You can also find all of the Attitude books on this Amazon page called “So you’d like to… beat your family to death“:

“Does your family understand you ? No ? Then you should put them out of their misery. … Read some Ted Rall. Better yet, read some of the new, provocative [Attitude] cartoonists being published today. They’ll get you nice and angry, so you can burn down the government after beating your family to death.”

Thanks to Ted for the TCJ tip-off — my copy has been sitting on my coffee table for weeks, under stacks of mail I haven’t read. Busy, busy, busy …

Now that I crack it open, I see the TCJ Attitude review is right in front of their American Born Chinese review. For some reason I missed this under the twenty copies of the Frederick’s of Hollywood holiday catalog.

- Eric


New Serializer artists on the way, maybe you can join us too

Filed under: — Eric Millikin @ 6:30 pm

There are about a dozen new artists set to join serializer over the course of the next month. The artists are a mix of new faces as well as those who will be quite familiar to long-time serializer readers. So, starting right about now, you’ll be seeing new comics in the list of “All serializer comics.”

The first two which are still “coming soon” are “dot dot dot” by original serializerist Marcel Guldemond and ‘Insekt” by new serializer artist Sascha Hommer from Germany. Samples of their art is above, with Guldemond’s in black and white and Hommer’s in color. You can see more of Marcel’s work at and more of Sascha’s at

Also, I am now accepting pitches for serializer comics. You can send a concise description of your comic and why I’d want to run it along with links to samples to

Gil Thorp dropping names

Filed under: — Eric Millikin @ 1:14 pm

Courier Journal: “[Gil Thorp writer Neal] Rubin often uses the names of real people in the strip, which appears in about 50 newspapers. Young Rick’s co-editor on the Milford High paper is ‘Helen Marzano,’ named for the wife of Terry Frei, who writes columns for the Denver Post. Rubin once named a character ‘Ken Burger’ for a sports columnist in Charleston, S.C. ‘I need to use names,” he said, ‘and I figure I might as well use names that people get a kick out of. For some people, it might be as close as they ever get to being on a baseball card …”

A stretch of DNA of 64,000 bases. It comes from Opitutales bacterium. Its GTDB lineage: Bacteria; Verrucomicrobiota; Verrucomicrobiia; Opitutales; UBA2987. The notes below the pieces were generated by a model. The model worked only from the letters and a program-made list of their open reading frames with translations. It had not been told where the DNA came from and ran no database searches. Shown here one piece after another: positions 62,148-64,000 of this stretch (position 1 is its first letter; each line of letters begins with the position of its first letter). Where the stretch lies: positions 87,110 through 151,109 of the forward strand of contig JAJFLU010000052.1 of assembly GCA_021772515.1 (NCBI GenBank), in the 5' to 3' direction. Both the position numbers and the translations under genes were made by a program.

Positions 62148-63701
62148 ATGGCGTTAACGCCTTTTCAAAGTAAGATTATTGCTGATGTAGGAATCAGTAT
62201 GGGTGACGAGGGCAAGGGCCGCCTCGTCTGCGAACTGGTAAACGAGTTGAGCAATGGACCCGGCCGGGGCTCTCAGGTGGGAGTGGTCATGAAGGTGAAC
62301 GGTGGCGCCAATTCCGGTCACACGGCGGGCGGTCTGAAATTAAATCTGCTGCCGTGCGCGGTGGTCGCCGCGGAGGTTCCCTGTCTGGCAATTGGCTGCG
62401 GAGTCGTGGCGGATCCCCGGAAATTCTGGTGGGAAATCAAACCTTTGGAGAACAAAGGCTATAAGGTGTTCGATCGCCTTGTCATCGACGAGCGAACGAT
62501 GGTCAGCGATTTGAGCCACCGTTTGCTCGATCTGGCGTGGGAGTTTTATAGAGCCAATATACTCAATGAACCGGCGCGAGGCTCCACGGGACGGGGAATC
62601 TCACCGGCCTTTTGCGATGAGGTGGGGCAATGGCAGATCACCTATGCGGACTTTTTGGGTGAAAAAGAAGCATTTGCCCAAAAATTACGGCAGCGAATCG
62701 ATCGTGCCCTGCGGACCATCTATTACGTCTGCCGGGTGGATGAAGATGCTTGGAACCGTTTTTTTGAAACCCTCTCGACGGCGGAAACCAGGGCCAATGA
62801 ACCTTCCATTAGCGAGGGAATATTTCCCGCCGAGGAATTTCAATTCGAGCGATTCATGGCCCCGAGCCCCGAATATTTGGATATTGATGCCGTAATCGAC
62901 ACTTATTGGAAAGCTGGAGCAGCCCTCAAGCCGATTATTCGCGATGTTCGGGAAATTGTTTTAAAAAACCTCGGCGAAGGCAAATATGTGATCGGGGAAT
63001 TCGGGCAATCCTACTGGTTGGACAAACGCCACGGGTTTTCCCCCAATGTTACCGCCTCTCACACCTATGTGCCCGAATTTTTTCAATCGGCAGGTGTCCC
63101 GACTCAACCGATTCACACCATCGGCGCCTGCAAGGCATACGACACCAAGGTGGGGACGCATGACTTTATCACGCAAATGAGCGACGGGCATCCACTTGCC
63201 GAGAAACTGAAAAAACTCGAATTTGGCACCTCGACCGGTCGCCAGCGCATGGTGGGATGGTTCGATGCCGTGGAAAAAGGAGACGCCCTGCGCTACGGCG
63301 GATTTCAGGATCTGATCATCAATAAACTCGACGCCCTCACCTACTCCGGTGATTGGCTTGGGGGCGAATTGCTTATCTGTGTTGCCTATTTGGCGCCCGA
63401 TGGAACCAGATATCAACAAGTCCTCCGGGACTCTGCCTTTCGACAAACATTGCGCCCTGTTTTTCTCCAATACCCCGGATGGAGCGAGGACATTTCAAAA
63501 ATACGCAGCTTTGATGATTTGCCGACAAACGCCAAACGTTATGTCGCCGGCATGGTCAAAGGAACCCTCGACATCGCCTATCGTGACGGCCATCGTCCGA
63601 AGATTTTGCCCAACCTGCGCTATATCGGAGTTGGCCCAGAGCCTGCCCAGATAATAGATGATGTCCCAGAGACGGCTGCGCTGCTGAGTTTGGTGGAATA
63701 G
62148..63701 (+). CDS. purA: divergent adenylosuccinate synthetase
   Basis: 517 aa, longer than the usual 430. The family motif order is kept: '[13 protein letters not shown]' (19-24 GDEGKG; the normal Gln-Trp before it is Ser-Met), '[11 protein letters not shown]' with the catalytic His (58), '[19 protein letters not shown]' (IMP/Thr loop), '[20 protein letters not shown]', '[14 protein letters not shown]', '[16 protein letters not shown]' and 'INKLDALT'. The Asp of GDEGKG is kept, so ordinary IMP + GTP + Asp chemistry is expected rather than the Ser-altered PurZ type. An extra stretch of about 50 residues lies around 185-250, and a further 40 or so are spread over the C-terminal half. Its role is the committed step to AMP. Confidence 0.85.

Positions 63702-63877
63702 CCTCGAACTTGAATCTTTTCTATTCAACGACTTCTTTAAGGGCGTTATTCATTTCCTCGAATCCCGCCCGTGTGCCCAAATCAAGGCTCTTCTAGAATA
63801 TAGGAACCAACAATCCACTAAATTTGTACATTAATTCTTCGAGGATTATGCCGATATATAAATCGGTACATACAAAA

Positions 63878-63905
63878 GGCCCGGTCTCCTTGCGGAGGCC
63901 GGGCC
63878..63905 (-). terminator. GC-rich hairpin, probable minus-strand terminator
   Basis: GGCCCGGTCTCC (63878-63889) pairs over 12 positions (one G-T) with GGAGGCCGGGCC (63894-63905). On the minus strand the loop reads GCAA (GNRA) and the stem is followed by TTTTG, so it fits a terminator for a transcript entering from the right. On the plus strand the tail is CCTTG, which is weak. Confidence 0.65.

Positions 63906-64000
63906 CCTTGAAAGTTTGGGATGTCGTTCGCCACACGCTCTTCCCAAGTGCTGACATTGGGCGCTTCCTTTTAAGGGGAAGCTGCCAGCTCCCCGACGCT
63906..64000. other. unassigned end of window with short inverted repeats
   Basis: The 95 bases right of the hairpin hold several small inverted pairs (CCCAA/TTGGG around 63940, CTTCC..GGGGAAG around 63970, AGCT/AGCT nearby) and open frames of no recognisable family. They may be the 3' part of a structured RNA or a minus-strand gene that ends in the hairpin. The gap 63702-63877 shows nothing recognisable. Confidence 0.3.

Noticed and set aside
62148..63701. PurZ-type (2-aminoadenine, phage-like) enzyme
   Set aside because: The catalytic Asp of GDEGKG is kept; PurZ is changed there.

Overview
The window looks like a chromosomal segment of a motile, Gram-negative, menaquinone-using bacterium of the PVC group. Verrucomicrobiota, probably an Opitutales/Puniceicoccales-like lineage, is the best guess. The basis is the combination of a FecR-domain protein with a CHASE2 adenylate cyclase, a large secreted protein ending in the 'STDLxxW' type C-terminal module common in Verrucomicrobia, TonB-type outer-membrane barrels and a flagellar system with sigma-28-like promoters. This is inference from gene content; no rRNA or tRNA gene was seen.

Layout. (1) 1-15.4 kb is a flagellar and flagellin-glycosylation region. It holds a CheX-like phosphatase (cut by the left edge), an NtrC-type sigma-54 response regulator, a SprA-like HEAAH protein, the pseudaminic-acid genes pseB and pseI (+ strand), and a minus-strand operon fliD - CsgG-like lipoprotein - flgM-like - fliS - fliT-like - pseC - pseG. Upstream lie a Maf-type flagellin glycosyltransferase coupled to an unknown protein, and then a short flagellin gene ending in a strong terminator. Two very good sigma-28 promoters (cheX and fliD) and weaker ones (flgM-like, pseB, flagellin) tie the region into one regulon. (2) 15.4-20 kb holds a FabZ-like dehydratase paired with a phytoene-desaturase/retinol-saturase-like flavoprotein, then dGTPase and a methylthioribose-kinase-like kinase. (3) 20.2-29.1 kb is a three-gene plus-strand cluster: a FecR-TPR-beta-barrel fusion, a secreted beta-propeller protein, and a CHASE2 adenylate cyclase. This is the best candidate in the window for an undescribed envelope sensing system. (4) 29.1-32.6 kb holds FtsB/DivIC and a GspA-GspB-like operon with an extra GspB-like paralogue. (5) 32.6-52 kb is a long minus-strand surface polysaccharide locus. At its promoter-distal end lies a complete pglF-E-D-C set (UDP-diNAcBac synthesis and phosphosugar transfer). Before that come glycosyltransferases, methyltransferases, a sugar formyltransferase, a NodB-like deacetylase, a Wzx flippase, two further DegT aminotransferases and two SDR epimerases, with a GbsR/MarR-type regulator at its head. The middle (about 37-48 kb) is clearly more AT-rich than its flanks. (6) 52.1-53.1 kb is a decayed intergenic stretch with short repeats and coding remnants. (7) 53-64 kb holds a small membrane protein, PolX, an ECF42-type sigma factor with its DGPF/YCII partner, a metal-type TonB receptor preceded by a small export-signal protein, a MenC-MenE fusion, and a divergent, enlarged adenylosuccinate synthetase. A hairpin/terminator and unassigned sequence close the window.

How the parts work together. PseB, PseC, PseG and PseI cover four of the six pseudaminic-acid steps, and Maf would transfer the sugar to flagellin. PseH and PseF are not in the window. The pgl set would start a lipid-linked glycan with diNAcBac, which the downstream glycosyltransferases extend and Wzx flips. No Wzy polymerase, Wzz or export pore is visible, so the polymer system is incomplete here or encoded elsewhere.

Lesbian Web comic strip wins grant for print version

Filed under: — Eric Millikin @ 1:05 pm

The Advocate: “The artist of “YU+ME,” a lesbian-themed manga Web comic strip, has recently won a grant to produce a print version. Megan Gedris will receive a $1,000 Queer Press Grant, which was funded by out “Jane’s World” creator Paige Braddock, with a matching amount from Prism Comics.”

Why I Hate Anthony By Shaenon K. Garrity

Filed under: — Eric Millikin @ 12:44 pm

How do I hate thee? Let Shaenon count the ways. Over in her Livejournal, Shaenon Garrity breaks down her nine reasons for hating Anthony from For Better or For Worse.


Submitted Without Comment

Filed under: — Joey Manley @ 1:28 pm

From a Platinum Studios press release for December 6, 2006 (emphasis mine):

“Top Cow putting Witchblade on DrunkDuck means that the largest webcomics community around is now being exposed to a comic book that is legendary in the print world,” said William Widmaier, Senior Vice President and Head of the New Media Group at Platinum Studios”

From Alexa, December 18, 2006:

Powered by WordPress